Integrate Your VoiceXML and Your Existing Services with Java
The combination of VoiceXML and an application server like IBM's is interesting, but it's not the whole story. With VoiceXML and server-side Java, you can do a lotbuilding exactly the same sorts of applications you build today using XHTML and server-side scripting. The WebSphere Voice Response API takes things further, letting you initiate calls and perform programmatic actions hard-to-do with VoiceXML and server-side scripting alone.
The Voice Response API is based around the notion of a voice application, encapsulated in a WVRApplication class. This class has its own entry point, voiceMain, from which you can determine the characteristics of the current connection with an end user through a Call object. You also have access to a WVR (presumably this stands for WebSphere Voice Response) object, which lets you make and receive calls and handle individual voice segments. In fact, it's entirely possible to code an entire application using just the Voice Response API and the WebSphere Voice Response System, but you really shouldn't do that; using VoiceXML to encapsulate as much of your user interface as possible makes localization and extension much easierjust as separating a Web site's style directives from its data does. In point of fact, as you look at the WebSphere Voice Response API, it becomes pretty clear that the API itself is either a wrapper around the internals of the Voice Response System, or the significant parts of the foundation of the WebSphere Voice Response system, depending on your point of view.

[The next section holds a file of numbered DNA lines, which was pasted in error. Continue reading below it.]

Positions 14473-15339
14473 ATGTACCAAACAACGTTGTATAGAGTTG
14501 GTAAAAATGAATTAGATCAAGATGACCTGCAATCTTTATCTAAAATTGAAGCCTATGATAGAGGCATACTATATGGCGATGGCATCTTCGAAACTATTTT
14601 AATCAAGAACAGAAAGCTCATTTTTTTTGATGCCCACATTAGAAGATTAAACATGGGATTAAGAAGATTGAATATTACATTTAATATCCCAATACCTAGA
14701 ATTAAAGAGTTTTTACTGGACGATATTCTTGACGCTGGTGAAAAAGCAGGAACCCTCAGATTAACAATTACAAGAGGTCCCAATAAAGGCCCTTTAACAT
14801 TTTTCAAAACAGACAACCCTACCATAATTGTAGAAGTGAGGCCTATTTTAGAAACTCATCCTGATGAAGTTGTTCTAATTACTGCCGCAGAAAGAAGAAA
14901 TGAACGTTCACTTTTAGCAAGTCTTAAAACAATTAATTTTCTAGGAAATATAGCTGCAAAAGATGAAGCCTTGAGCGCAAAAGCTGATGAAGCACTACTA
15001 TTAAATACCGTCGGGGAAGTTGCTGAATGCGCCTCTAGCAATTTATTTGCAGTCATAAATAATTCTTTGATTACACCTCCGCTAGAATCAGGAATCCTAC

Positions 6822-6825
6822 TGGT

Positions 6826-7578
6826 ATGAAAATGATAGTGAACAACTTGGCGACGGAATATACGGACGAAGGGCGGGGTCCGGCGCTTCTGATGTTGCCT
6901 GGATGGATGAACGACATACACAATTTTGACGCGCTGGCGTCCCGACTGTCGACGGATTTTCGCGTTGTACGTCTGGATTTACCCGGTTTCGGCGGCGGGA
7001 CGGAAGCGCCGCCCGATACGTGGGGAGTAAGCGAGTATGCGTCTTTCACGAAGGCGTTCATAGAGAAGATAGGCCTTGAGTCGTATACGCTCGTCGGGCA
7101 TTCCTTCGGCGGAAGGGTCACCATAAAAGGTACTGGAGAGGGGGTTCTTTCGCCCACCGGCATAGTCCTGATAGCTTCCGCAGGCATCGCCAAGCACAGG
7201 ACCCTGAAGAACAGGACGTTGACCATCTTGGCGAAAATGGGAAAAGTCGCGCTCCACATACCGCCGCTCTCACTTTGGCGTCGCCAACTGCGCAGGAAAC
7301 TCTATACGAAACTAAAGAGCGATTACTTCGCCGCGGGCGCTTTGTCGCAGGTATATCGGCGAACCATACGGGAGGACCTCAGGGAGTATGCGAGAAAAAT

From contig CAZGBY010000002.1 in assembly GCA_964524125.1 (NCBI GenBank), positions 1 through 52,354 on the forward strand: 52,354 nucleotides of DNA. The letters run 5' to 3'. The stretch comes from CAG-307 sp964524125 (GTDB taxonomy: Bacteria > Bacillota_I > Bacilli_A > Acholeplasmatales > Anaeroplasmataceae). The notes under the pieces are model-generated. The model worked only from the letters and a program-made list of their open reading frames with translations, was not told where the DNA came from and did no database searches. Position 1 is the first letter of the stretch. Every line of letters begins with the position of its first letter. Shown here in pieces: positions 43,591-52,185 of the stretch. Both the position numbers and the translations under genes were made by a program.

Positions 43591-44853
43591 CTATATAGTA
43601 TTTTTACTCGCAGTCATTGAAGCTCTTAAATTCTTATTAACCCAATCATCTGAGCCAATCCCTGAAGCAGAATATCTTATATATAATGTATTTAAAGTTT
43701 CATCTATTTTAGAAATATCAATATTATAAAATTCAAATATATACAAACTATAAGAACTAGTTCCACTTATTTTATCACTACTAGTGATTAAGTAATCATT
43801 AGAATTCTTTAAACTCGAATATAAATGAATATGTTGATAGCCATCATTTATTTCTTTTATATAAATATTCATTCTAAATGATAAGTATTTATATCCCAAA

Use of the Voice Response API is fairly simple and clearly documented; the voice toolkit has some excellent tutorials that walk you through the gamut of interfaces available. Where the Voice Response API shines is when you must integrate a Web application with outgoing calls, such as database triggers. For example, an outside plant management application might use a database trigger and the Voice Response API to call the cell phone of a maintenance worker when a failure is detected in an automated system, and then actually describe the failure over the call.
A Soup-to-nuts Environment
The IBM Voice Toolkit preview is interesting not just in what it offers through its support of the latest standards in voice applications, but in its integration with a world-class development and deployment platform. It provides a soup-to-nuts environment for building voice applications, with plenty of help along the way (for example, there are graphical editors to ease the writing of the grammar segments of your VoiceXML, and a way to execute a VoiceXML file and interact with it right from the Rational IDE). It's an excellent way to develop and deploy a voice application, or, if you're an independent developer curious to find out what really happens when you call your local credit card company, build a voice application prototype of your own.